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Mapping the Folding and Assembly Landscapes of Amyloidogenic Peptides

   Department of Chemistry

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  Dr A Borysik, Dr M Ulmschneider  No more applications being accepted  Competition Funded PhD Project (Students Worldwide)

About the Project

The aggregation of unstructured amyloidogenic peptides is implicated in a number a diseases including Alzheimer’s and Creutzfeldt-Jakob disease. In isolation, amyloidogenic peptides are characterised by the absence of a defined 3-dimensional conformation, but adoption of structurally ordered assemblies is associated with pathogenesis, in a process that is poorly understood. Ordered peptide assemblies have been shown to interact with biological membranes promoting pore formation, membrane penetration and cell death. Understanding the molecular mechanisms orchestrating the disorder-to-order transition and self-assembly of amyloidogenic peptides provides an opportunity for the design of new therapeutics to prevent disease. The characterisation of these early disease forming events represents a significant challenge, however, due to the unstructured nature of the peptide monomers, which thwarts exploration via established structural techniques. It is not known, for example, if the transition to order requires a transient template within each peptide monomer or if structure emerges as a consequence of self-assembly or lipid binding.

This project will entail the development of new methods to characterise the folding and assembly landscape of amyloidogenic peptides. The ability to pinpoint amino acids that are critical for peptide aggregation and the characterisation of transient structure within the unfolded ensembles will provide a new blueprint to understand peptide misfolding disorders. The method will sit at the interface between biophysics and computational biology with the student developing and applying in silico methods to define the unstructured peptide ensemble and identify amino acids critical for peptide assembly.1-2 The computational methods will be corroborated by state-of-the-art experimental techniques developed by the Borysik group that can quantify the degree of disorder in biomolecules with amino acids resolution.3-4 The project will be complimented by a range of biochemical and membrane assays aimed to unearth the foremost molecular events in peptide misfolding disorders.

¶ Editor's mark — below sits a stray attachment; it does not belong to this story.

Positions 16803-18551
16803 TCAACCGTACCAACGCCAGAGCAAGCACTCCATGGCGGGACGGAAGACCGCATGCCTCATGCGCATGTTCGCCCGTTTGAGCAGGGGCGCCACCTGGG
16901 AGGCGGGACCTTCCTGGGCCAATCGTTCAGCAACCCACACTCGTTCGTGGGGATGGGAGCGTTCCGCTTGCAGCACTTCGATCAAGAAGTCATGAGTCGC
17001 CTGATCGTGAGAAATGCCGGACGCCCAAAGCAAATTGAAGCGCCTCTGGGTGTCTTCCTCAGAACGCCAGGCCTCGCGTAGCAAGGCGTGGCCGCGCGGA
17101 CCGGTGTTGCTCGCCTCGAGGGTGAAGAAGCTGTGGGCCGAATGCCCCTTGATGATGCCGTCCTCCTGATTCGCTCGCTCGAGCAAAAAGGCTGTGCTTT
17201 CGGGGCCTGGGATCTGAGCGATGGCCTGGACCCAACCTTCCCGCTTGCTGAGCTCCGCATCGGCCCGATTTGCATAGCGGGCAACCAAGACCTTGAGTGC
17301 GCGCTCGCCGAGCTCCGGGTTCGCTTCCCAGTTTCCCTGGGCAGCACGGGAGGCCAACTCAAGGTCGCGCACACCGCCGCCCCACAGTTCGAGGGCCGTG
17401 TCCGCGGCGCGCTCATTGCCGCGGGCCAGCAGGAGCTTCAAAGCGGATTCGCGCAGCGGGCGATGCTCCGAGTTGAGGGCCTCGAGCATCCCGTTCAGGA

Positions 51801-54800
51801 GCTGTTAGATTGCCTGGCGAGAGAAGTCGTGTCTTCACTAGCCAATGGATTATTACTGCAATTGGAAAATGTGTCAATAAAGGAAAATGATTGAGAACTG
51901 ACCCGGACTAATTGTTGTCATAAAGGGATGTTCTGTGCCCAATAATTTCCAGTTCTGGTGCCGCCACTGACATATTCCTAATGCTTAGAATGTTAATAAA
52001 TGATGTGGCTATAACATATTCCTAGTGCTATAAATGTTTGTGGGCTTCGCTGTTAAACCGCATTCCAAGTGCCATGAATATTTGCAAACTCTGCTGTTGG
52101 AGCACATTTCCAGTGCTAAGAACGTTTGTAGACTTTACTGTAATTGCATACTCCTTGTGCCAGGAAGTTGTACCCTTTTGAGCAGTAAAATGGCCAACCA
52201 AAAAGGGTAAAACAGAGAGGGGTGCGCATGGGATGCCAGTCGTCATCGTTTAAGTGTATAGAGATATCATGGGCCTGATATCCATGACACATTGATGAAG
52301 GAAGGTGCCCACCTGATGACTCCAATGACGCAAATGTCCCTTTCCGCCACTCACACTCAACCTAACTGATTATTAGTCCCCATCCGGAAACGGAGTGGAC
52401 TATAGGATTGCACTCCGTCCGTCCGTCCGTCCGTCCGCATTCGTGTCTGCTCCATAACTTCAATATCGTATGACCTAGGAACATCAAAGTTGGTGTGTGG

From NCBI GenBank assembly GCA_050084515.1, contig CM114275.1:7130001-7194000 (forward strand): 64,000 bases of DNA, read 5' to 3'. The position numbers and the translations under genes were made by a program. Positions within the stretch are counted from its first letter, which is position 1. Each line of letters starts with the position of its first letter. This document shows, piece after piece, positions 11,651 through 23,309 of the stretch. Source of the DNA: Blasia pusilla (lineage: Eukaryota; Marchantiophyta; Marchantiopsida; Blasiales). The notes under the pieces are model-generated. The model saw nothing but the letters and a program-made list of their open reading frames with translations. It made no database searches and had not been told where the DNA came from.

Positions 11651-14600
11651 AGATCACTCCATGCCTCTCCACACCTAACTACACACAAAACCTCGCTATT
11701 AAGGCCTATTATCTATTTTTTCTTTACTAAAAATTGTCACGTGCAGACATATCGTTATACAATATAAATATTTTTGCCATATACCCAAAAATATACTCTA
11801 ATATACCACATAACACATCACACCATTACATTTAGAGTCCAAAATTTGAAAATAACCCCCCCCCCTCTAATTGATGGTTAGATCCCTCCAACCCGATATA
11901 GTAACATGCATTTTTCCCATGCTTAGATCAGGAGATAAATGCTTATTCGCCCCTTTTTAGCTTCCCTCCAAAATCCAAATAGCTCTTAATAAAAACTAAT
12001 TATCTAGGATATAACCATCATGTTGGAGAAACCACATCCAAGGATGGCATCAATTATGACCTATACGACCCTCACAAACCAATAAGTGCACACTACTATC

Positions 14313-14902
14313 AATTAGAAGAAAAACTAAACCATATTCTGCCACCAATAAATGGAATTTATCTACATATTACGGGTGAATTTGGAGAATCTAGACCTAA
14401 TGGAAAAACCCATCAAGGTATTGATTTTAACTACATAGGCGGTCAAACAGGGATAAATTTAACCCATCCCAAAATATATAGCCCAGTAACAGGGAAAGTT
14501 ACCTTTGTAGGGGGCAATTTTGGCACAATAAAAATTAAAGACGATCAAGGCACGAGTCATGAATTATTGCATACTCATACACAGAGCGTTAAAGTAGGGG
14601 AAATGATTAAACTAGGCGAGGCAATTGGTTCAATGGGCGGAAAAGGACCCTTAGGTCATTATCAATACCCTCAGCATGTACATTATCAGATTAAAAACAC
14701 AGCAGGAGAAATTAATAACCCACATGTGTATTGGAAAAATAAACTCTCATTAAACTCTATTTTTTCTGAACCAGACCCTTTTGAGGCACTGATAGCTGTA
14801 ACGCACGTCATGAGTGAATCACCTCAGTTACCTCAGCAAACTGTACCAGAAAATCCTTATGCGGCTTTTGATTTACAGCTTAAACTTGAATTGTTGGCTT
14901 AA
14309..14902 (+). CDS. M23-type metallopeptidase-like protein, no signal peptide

For informal enquires email: antoni.borysik(@) , martin.ulmschneider(@)

Group site:,

Application Procedure

Send your CV and a research statement to: PGR-chemistry(@)

Your research statement must detail:

  1. Your previous research experience (final year projects, summer placements, year in industry etc).
  2. Why you want to do a PhD and why you chose this programme

Complete an online application on the King’s College myApplication system at

  1. Register a new account/login
  2. Once logged in, select Create a new application
  3. Enter ‘Chemistry Research MPhil/PhD (Full-time/Part-time)' under Choose a programme. Please ensure you select the correct mode of study.

CV submission and online application MUST both be completed by the deadline.

At King’s, we are deeply committed to embedding good equality and diversity practice into all of our activities so that the university is an inclusive, welcoming and inspiring place to study, regardless of age, disability, gender reassignment, marital status, pregnancy and maternity, race, religion, sex or sexual orientation.

This position is now open to international Students.

Funding Notes

The studentships are funded for 4 years, with a stipend at the standard research council rate, which is presently £17,609 per annum including London Allowance, and cover the full cost of Home tuition fees. Income tax is not payable on the stipend.


[1] C. H. Chen et al. J. Amer. Chem. Soc. 2019, 141, 12, 4839-4848.
[2] J. P. Ulmschneider & M. B. Ulmschneider. Accounts of Chemical Research 2018, 51 (5), 1106-1116
[3] R. E. Salmas and A. J. Borysik Commun Bio 2021, 4, 199
[4] R. E. Salmas and A. J. Borysik Anal Chem 2021, 93, 7323
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